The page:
• Mr Neale’s refusal to provide his details foiled the police officer’s intention to issue an FPN but did not render the legislative scheme unworkable.
  • Mr Neale’s case was distinct from other cases where wilful obstruction had been found and indeed none of those cases were about compelled speech. The right to remain silent is a particularly important right. In addition, an obligation to give a name and address to the police would engage Articles 6 and 8 of the European Convention on Human Rights.
  • Carefully defined powers have been conferred on police officers by statute and the court should be wary of expanding them by implication. Where the legislature intended to give police officers the power to require a person to give his name and address and to impose a corresponding duty on the individual to give that information, it has done so expressly. It follows that the absence of an express obligation to give a name and address in the Regulations powerfully demonstrates that it does not exist.
  • Mr Neale was not required to give his name and address to the police, and it follows that his refusal to do so was not wilful.

Lessons to be learnt

This decision is a reaffirmation of the position in Rice v Connolly 1966. There is no general common law duty to assist the police and a person cannot be guilty of wilfully obstructing a police officer by remaining silent when questioned, if there is no legal duty to answer questions.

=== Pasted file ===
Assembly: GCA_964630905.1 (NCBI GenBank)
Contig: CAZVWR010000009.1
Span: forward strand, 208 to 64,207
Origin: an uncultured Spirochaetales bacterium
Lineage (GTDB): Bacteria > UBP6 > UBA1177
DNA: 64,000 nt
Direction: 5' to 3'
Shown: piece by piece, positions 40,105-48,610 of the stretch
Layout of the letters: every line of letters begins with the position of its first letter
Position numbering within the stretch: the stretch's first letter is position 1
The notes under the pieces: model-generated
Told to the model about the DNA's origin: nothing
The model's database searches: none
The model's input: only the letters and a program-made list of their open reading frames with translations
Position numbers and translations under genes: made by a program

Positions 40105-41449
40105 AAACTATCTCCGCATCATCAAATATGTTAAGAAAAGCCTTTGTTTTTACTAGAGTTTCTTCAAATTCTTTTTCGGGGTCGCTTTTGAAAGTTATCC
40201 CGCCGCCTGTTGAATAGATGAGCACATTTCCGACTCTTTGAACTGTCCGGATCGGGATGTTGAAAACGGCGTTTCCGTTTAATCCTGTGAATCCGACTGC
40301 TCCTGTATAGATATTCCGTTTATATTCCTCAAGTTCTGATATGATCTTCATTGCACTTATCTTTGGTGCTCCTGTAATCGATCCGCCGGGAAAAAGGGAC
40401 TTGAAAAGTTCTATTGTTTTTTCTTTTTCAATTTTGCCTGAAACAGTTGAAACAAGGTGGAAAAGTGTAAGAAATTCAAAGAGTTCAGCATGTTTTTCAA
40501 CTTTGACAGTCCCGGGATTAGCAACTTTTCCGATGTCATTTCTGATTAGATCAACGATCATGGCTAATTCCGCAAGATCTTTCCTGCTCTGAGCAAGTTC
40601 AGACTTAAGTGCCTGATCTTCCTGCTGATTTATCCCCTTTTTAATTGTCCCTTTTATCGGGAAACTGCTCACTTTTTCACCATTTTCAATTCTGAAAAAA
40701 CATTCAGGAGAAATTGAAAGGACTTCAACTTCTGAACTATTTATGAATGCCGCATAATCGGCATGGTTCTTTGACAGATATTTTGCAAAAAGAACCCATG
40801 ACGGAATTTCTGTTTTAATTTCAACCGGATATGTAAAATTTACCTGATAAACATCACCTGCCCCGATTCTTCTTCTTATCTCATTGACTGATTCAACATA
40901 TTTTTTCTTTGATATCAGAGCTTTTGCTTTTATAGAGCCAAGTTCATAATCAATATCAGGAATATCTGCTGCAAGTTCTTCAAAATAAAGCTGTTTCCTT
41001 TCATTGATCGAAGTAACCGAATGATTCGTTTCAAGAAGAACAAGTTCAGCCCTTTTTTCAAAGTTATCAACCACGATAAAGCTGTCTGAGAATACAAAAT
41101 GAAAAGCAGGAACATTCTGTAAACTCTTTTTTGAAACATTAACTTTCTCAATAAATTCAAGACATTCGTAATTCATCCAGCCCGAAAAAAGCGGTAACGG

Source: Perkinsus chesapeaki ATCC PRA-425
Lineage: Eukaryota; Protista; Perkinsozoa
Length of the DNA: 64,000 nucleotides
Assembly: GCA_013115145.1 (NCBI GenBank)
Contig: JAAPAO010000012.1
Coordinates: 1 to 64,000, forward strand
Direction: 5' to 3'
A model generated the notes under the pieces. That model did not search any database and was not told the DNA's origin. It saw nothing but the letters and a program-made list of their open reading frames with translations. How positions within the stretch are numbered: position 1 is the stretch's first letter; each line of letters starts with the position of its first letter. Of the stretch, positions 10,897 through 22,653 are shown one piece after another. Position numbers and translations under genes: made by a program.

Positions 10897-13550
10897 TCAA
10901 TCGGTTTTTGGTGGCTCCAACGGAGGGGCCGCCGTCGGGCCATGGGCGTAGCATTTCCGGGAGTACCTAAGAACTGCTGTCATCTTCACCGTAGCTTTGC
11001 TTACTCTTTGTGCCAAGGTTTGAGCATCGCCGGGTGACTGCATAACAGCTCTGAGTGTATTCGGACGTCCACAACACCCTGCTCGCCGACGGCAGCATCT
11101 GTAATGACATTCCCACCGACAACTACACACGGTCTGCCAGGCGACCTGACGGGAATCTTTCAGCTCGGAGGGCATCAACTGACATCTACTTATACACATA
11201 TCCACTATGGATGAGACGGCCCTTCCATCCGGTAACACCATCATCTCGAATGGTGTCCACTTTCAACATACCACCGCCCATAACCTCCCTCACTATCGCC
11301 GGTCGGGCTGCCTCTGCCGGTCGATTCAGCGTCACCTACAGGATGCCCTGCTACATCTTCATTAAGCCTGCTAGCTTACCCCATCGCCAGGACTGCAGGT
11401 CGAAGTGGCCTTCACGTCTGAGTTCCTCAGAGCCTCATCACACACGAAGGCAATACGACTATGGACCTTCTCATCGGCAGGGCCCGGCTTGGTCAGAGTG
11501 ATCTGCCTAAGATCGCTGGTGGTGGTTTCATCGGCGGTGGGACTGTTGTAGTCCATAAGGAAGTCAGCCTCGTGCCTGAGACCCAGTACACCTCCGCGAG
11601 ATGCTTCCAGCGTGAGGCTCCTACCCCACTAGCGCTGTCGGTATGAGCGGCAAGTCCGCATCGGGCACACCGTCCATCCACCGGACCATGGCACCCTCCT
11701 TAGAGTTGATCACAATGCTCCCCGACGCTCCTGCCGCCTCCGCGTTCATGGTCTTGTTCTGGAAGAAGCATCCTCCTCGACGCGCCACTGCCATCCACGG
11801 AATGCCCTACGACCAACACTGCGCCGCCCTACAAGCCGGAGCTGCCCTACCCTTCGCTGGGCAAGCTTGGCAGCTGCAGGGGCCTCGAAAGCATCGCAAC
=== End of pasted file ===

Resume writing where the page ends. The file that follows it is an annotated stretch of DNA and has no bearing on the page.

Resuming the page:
Interestingly the arresting officer would not have been aware that the Appellant was homeless owing to his refusal to provide his details, so they would have been unaware the Appellant could not be held accountable for ‘leaving home’ under the Regulations.

The information was only brought to light by the Appellant’s legal representatives and presented to the Crown Prosecution Service (CPS), not officers, the prosecution was not discontinued by the CPS at that stage. This is a clear example of the practical difficulties faced by police officers to enforce regulations placed onto the statute book quickly, allowing little time for training.

However, if there are reasonable grounds for suspecting an offence, officers may still utilise the powers afforded in Section 24 of PACE. This allows for an officer to arrest an individual if it is necessary to do so to ascertain the person’s name and address. As such any individual who refuses to provide their details for the purposes of a FPN, under the Regulations or indeed any other legislation, remains at risk of being arrested for an offence.

It is likely that, following this decision, civil actions arising out of arrests under the Regulations will be pursued. It will be key to consider the specific powers of arrest used by the arresting officer.

A review by the CPS found that 359 of 1,252 charges last year under laws brought in to aid public health measures were withdrawn or quashed in court.

Emelia Gahan (emelia.gahan@plexuslaw.co.uk) is a Solicitor at Plexus Law. Emelia works within the Public Sector Team and has a particular interest in defending civil actions made against police forces.